Sulphur smell usually indicates the presence of anaerobic bacteria. Is the water stagnent?
Yes and how is that bacteria created????????
or is it because the soil goes spoiled.
They are always in the soil, especially soil that doesn't get enough air and has a lot of moisture. But even in healthy, well aireated soil anaerobic bacteria are still present. If the condition of the water and or soil gets to the point where the anaerobic bacteria are favored over aerobic bacteria, then they will flourish and it will start to smell. Note, they do not need soil to grow, dry soil will have none. They only need nutrient rich water with low oxygen levels. Anaerobic means 'without air', aerobic means 'with air'. While most anaerobic bacteria are killed by oxygen, which is to them a deadly poison, some can survive low levels of oxygen. Since in most cases oxygen levels are not the same throughout water or soil, a few of them manage to eke out an existance almost anywhere. They even survive in low oxygen areas of our bodies, such as the mouth, digestive tract, and other moist cavities not involved with the respitory system.
The interesting thing about anaerobic respiration is that in some cases tissues that normally use aerobic respiration can switch to anaerobic respiration. Muscle tissue, for instance. When involved in strenuous activity that requires short but intense bursts of energy or long extended output, muscle cells switch to anaerobic respiration because there's simply not enough oxygen coming to them over the short term. The more you exercise the more efficient the oxygen delivery system becomes, and the longer before the muscle cells have to switch to anaerobic respiration. That's how you get sore muscles, the buildup of lactic acid through anaerobic respiration. Now that I've gotten totally off subject, here's a statement from a FAQ on water pollution:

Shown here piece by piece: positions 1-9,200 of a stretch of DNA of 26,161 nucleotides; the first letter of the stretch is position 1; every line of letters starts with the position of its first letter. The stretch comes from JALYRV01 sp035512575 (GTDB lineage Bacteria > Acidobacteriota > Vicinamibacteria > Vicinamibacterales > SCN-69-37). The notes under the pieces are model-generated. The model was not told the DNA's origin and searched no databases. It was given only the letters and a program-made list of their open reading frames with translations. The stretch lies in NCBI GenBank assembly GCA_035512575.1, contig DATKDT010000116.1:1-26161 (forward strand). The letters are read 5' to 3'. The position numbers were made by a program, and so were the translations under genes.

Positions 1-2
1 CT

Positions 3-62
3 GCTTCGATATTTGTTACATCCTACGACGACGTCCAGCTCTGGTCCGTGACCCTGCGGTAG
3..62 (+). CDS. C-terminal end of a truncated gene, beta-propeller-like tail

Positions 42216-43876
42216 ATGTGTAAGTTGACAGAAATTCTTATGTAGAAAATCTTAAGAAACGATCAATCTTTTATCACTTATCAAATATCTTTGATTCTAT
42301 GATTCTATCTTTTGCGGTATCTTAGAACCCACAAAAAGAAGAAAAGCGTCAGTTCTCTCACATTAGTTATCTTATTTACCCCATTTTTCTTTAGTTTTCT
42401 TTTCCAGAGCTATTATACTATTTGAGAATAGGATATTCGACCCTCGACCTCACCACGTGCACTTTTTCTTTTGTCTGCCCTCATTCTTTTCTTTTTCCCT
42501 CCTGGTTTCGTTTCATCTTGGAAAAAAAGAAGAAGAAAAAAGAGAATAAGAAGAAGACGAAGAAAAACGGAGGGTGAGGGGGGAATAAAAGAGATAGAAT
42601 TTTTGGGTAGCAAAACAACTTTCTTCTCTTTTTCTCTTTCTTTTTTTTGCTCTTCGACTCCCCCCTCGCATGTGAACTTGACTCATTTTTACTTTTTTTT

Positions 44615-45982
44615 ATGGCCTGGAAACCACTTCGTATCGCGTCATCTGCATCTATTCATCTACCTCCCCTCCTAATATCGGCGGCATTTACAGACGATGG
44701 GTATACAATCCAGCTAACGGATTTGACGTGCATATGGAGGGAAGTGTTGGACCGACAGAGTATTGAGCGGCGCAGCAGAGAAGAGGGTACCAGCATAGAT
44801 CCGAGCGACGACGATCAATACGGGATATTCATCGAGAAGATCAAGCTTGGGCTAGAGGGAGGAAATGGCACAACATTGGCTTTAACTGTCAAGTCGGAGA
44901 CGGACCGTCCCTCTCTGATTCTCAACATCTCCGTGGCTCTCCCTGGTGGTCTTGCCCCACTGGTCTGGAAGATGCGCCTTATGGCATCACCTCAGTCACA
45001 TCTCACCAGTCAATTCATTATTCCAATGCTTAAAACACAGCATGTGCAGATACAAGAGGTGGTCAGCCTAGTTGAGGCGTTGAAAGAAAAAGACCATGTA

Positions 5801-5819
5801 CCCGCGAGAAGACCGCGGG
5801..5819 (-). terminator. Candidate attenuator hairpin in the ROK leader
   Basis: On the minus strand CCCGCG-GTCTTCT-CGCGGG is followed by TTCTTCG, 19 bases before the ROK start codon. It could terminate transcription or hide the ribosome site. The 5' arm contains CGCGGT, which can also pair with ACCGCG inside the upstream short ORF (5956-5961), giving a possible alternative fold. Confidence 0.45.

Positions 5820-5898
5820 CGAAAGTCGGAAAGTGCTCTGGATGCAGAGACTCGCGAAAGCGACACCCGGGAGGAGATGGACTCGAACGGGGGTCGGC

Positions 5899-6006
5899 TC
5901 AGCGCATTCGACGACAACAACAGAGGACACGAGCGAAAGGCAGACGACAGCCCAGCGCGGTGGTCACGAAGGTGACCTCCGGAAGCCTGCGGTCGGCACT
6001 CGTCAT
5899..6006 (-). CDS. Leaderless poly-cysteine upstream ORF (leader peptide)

Why does water sometimes smell like rotten eggs?
When water is enriched with nutrients, eventually anaerobic bacteria, which do not need oxygen to practice their functions, will become highly active. These bacteria produce certain gasses during their activities. One of these gases is hydrogen sulphide. This compounds smells like rotten eggs. When water smells like rotten eggs we can conclude that there is hydrogen present, due to a shortage of oxygen in the specific water.